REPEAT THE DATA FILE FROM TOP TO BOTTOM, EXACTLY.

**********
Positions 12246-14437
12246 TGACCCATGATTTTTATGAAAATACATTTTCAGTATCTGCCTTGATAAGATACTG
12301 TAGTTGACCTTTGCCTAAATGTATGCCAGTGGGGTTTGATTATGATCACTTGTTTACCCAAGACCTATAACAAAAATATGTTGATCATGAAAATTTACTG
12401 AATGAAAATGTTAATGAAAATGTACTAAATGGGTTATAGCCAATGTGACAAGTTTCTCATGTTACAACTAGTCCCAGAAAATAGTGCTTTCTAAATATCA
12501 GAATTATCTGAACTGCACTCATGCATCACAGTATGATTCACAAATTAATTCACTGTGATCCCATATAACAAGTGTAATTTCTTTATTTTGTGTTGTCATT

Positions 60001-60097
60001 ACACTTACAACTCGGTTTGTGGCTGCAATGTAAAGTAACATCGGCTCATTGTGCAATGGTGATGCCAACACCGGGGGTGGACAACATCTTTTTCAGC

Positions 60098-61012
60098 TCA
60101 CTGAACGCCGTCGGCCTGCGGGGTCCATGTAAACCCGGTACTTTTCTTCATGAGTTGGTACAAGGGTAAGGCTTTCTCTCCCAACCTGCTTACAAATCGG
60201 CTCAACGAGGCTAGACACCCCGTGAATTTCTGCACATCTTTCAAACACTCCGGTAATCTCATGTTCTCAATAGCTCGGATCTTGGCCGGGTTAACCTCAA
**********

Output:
Positions 12246-14437
12246 TGACCCATGATTTTTATGAAAATACATTTTCAGTATCTGCCTTGATAAGATACTG
12301 TAGTTGACCTTTGCCTAAATGTATGCCAGTGGGGTTTGATTATGATCACTTGTTTACCCAAGACCTATAACAAAAATATGTTGATCATGAAAATTTACTG
12401 AATGAAAATGTTAATGAAAATGTACTAAATGGGTTATAGCCAATGTGACAAGTTTCTCATGTTACAACTAGTCCCAGAAAATAGTGCTTTCTAAATATCA
12501 GAATTATCTGAACTGCACTCATGCATCACAGTATGATTCACAAATTAATTCACTGTGATCCCATATAACAAGTGTAATTTCTTTATTTTGTGTTGTCATT

Positions 60001-60097
60001 ACACTTACAACTCGGTTTGTGGCTGCAATGTAAAGTAACATCGGCTCATTGTGCAATGGTGATGCCAACACCGGGGGTGGACAACATCTTTTTCAGC

Positions 60098-61012
60098 TCA
60101 CTGAACGCCGTCGGCCTGCGGGGTCCATGTAAACCCGGTACTTTTCTTCATGAGTTGGTACAAGGGTAAGGCTTTCTCTCCCAACCTGCTTACAAATCGG
60201 CTCAACGAGGCTAGACACCCCGTGAATTTCTGCACATCTTTCAAACACTCCGGTAATCTCATGTTCTCAATAGCTCGGATCTTGGCCGGGTTAACCTCAA